Once diagnosed with Fanconi anemia (FA), identification of the causative gene and underlying mutations is an arduous task. The current screening process is a sequential, multi-step approach and, thus, is time consuming and expensive to perform. FA genes are large, with multiple exons, and harbor a wide spectrum of compound heterozygous mutations spread throughout the gene including large genomic deletions. Therefore, there is a need for an efficient approach that scans the entire length of all the FA genes, and detects wide spectrum of changes.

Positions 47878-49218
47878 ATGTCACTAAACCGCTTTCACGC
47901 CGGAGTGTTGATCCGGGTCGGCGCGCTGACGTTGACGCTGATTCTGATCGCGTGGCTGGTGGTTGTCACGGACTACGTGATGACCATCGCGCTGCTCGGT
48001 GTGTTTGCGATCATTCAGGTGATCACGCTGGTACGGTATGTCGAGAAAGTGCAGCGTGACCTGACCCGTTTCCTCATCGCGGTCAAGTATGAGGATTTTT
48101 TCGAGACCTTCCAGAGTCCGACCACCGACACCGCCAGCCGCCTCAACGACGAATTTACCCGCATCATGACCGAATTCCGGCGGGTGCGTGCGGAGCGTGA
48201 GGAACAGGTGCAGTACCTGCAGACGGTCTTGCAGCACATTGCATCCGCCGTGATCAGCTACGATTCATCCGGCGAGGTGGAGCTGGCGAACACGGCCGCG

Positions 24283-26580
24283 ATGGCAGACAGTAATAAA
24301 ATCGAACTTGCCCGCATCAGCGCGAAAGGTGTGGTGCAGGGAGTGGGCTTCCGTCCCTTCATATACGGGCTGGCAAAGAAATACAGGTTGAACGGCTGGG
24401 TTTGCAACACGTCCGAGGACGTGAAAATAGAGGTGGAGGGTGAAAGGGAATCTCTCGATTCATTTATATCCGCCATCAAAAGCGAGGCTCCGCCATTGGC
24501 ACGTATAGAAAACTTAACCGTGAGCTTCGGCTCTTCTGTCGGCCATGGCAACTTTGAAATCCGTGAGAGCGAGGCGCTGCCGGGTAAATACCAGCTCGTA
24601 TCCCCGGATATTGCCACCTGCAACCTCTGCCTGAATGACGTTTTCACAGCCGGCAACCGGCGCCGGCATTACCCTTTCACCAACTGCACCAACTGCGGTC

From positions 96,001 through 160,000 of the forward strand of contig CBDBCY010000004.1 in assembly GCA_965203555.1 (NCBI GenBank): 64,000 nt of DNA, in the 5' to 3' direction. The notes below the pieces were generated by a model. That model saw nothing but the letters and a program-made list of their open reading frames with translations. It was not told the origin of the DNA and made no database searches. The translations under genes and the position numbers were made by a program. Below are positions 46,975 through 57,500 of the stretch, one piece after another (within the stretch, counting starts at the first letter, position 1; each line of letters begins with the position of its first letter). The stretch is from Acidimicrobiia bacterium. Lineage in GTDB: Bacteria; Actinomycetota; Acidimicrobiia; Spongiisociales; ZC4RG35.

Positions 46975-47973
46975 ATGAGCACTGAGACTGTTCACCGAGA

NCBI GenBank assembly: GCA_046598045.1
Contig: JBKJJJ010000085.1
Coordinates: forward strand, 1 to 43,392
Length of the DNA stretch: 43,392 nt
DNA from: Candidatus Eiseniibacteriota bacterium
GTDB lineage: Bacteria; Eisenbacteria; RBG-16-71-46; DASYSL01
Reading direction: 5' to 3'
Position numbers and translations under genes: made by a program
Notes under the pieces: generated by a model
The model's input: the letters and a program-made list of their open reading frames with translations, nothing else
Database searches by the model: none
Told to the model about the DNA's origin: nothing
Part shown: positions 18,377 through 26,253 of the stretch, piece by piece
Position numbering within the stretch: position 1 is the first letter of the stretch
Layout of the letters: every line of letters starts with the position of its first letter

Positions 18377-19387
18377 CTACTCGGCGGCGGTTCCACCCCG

The massively parallel sequencing technologies allow for rapid sequencing of large (megabase) regions of the genome. Recent and ongoing advances in DNA sequencing and genomic capture have allowed us to target all known FA genes in a single sequencing reaction for 27 individuals with no known mutations. We evaluated three different capture technologies: MIP (Molecular Inversion Probes), WES (Whole Exome Sequencing), and TruSeq (targeted TruSeq capture). We have identified mutations in FA genes in 27/27 individuals: FANCA (7), FANCB (3), FANCC (3), FANCD1 (1), FANCD2 (3), FANCF (2), FANCG (2), FANCI (1), FANCJ (2) and FANCL (3). To achieve complete identification, we also applied RNA sequencing technologies (identifying a number of alternate splicing events associated with variants) as well as array CGH (identifying large-size copy number variants). The former helped identify splicing defects associated with variants deep in introns in one FANCI and two FANCL families and lack of allele specific expression in a FANCC family with deletion of a non-coding exon, whereas the latter methodology identified deletions in three FANCA, one FANCC, one FANCD2, and a duplication in a FANCB family. The use of complementary technologies allowed for the high degree of success, and suggests these technologies will prove valuable for a priori mutation discovery. The capture technologies have improved over time, resulting in lower costs, higher sensitivity, and increased throughput. Additionally, these technological improvements have allowed better genotype coverage across the FANCD2 gene, which has proved difficult to sequence due to the presence of pseudogenes. Massively-parallel sequencing technologies have resulted in the identification of underlying disease mutations in an ever increasing number of genetic disorders, and we have shown here that it is an effective approach to identify variations underlying a highly genetically heterogeneous disorder. Though FA patients can carry mutations in any of the 15 known genes, about two-thirds are affected by mutations in FANCA gene. Thus, for all FA individuals with no assigned complementation group, checking for FANCA mutations by Sanger sequencing method will serve as an efficient initial step. We sequenced DNA from 195 patients that included 88 with prior assignment to FANCA complementation group. We also did array CGH to identify large deletions. We were able identify both FANCA mutations in 153 patients, only one mutation in 16, and none for 26. The mutations we identified included 28 novel missense variations. Pathogenic consequences of these variants were evaluated by mutagenesis studies, and all but five were found to be pathogenic. Array CGH identified 62 deletions accounting for 20% of the mutations. Further analysis of the nonFANCA (26) group by nextgen methodologies is ongoing. We have analyzed a larger number of Patient DNA samples (198) using array CGH methodologies designed to scan all FA genes for deletions and duplications. We found 90 deletions that included FANCA (80), FANCB (1), FANCC (7), FANCD2 (2), and one duplication in a FANCB patient. For even larger deletions, we employ high-density SNP chips, and these chips scan the entire genomic region and reveal any other chromosomal variations, in addition to deletions and duplications. For all deletion type mutations we are interested in the existence of common breakpoints and haplotypes associated with those mutations. Hence, an analysis of to determine the type and frequency of such is ongoing in collaboration with the Ostrander lab. In summary, our sequencing and arrayCGH efforts have resulted in identifying spectrum of FA genes and mutations: FANCA (169), FANCB (4), FANCC (9), FANCD1 (1), FANCD2 (5), FANCF (2), FANCG (2) FACNCI (3), FANCJ (2) and FANCL (3). The next generation sequencing, CGH array and SNP array technologies, along with the Sanger sequencing, will take us towards our goal of determining both the disease-causing mutations in all the FA samples in our collection (300). In addition to FA individuals, these technologies can be employed to explore the role of FA genes in susceptibility to pancreatic and other cancers.

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